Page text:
Depending on the diorama, you will find an arrangement of plants and lights made with different materials, which actually create the illusion of scrutinizing a dimly lit Japanese alley, but directly from your home! The artist told Buzzfeed News Japan, "I thought it would be interesting to create a path in the gap between the shelves" and in fact, his idea proved to be not only brilliant but also innovative!

The artist created this project for the Design Festa, an international art event in Tokyo, with "detailed replicas of the winding and narrow alleys of Japan." Monde creates objects inspired not only by the city but also by animals and insects. Do you want to have these small universes at home? You can contact the artist directly on his Twitter profile

MONDE

What are you waiting for? Monde has created the way to have Japan in your homes. Fall in love with the alleys of Tokyo and enjoy them comfortably seated on the sofa. Tokyo has never been so close thanks to Monde.


Japan History: Maeda Toshiie

Maeda Toshiie was born on January 15 1538 (now Nagoya) as the fourth son of Maeda Toshimasa who held Arako Castle and died on April 27 1599. He was known to be one of the main generals of Oda Nobunaga after the Sengoku period.

Maeda Toshiie, the head of the Maeda clan

Author: SaiKaiAngel

photo credits: wikimedia.org

His father was Maeda Toshimasa and his wife Maeda Matsu. Fourth of seven brothers, his childhood name was "Inuchiyo" and his favourite weapon was a yari, which is why Maeda Toshiie was known as "Yari no Mataza" or Matazaemon. The highest grade he received was that of Great Councilor Dainagon.

By order of Nobunaga, Maeda Toshiie was rewarded with the appointment as the head of the Maeda clan, despite having four older brothers. This position was received in 1560 upon the death of his father. Just like Oda Nobunaga, Toshiie was also a criminal and seems to have become, in his youth, also a friend of Kinoshita Tokichiro, more famous with the name of Toyotomi Hideyoshi. It seems that Toshiie was called Inu (dog) by Nobunaga because of his reserved and severe nature, in contrast to Hideyoshi's talkative nature.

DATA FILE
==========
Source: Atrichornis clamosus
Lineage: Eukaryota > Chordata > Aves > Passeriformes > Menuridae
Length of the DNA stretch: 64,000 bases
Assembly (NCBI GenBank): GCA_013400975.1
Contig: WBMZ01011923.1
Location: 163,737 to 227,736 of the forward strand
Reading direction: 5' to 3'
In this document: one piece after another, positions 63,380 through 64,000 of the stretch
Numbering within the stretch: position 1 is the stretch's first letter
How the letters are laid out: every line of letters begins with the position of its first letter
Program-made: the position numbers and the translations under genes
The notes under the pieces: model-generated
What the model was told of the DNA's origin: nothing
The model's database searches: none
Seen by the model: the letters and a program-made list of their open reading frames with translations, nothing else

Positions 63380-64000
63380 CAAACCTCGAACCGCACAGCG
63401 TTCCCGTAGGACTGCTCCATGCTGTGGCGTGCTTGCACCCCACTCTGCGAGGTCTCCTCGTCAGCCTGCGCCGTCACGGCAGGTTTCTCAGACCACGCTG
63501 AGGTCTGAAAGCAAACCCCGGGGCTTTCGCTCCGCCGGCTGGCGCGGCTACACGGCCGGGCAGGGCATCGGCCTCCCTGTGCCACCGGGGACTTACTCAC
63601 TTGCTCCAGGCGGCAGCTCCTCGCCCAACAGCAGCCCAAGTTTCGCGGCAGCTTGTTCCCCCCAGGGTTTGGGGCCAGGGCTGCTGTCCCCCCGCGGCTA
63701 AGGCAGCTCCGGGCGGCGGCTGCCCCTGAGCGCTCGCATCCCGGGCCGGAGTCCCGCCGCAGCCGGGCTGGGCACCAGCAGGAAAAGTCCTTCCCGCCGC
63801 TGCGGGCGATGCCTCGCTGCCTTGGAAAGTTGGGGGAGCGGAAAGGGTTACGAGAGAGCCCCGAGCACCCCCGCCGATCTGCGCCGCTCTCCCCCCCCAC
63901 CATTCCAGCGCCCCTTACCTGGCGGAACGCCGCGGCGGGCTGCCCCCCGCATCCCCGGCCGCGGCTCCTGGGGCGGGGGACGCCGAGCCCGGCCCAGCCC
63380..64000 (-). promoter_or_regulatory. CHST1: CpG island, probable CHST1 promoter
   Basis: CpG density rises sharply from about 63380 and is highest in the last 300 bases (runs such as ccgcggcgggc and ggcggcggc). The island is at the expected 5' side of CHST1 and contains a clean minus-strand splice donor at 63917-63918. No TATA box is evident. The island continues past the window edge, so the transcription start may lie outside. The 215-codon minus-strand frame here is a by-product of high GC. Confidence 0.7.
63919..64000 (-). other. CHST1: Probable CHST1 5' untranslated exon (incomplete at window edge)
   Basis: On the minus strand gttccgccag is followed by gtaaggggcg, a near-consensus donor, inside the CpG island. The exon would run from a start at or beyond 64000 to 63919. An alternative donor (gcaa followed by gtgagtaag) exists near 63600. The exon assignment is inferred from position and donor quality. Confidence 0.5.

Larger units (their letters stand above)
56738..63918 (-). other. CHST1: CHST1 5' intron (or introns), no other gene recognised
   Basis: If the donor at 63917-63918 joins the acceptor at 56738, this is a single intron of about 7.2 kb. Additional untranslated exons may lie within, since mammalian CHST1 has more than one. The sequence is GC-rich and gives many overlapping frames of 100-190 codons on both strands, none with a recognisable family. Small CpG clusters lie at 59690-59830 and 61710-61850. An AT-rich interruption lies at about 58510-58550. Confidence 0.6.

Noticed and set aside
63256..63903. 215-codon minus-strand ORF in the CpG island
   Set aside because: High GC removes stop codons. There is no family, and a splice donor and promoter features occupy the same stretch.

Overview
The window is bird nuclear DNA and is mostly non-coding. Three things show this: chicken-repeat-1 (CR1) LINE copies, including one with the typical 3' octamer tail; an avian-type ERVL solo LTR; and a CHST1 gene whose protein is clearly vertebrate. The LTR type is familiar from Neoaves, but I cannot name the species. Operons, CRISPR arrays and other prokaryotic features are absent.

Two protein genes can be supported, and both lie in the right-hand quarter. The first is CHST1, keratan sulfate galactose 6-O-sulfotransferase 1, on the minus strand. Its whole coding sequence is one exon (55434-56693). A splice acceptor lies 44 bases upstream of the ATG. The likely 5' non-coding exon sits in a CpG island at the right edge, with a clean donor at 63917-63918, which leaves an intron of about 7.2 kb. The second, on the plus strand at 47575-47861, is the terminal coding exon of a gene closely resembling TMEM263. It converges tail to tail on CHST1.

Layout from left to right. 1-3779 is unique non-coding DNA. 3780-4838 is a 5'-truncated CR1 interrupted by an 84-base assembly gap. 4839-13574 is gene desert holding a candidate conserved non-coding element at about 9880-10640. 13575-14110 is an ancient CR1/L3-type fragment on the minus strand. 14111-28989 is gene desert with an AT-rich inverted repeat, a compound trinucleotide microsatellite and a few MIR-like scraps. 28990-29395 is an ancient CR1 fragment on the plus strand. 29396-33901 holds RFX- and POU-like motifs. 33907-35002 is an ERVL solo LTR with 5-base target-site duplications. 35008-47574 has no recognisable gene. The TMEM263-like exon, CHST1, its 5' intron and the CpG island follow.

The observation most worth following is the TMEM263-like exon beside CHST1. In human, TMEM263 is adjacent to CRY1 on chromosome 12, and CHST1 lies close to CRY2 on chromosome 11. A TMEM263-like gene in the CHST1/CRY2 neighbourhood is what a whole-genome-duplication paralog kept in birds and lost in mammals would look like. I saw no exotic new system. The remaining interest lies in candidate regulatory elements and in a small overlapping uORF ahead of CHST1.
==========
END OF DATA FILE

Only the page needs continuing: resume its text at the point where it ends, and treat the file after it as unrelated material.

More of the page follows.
Maeda Toshiie

photo credits: samurai-world.com

Military life

Toshiie began his career as a member of akahoro-shū under the personal command of Oda Nobunaga. Later he became an infantry captain (ashigaru taishō) always in the army of Oda Nobunaga. During his military career, Toshiie met many important figures, such as Hashiba Hideyoshi, Sassa Narimasa, Akechi Mitsuhide, Takayama Ukon and many others that we have previously seen in our blog. Maeda Toshiie was also Tokugawa Ieyasu's eternal rival. After defeating the Asakura clan, Maeda fought under Shibata Katsuie in the Hokuriku area.

Maeda Toshiie participated in various war situations: we see him in the battle of Okehazama in 1560 in the siege of Inabayama in 1567, in the battle of Anegawa in 1570, in Nagashino in 1575 and in Tedorigawa in 1577, in the siege of Suemori in 1584 and of Odawara in 1590. Eventually, he was granted the fief of Fuchu and a han (Kaga domain) that crossed the provinces of Noto and Kaga. Despite its small size, Kaga was a highly productive province that would eventually turn into Japan's wealthiest han in the Edo period, with a net worth of 1 million koku.

Maeda Toshiie

photo credits: samurai-world.com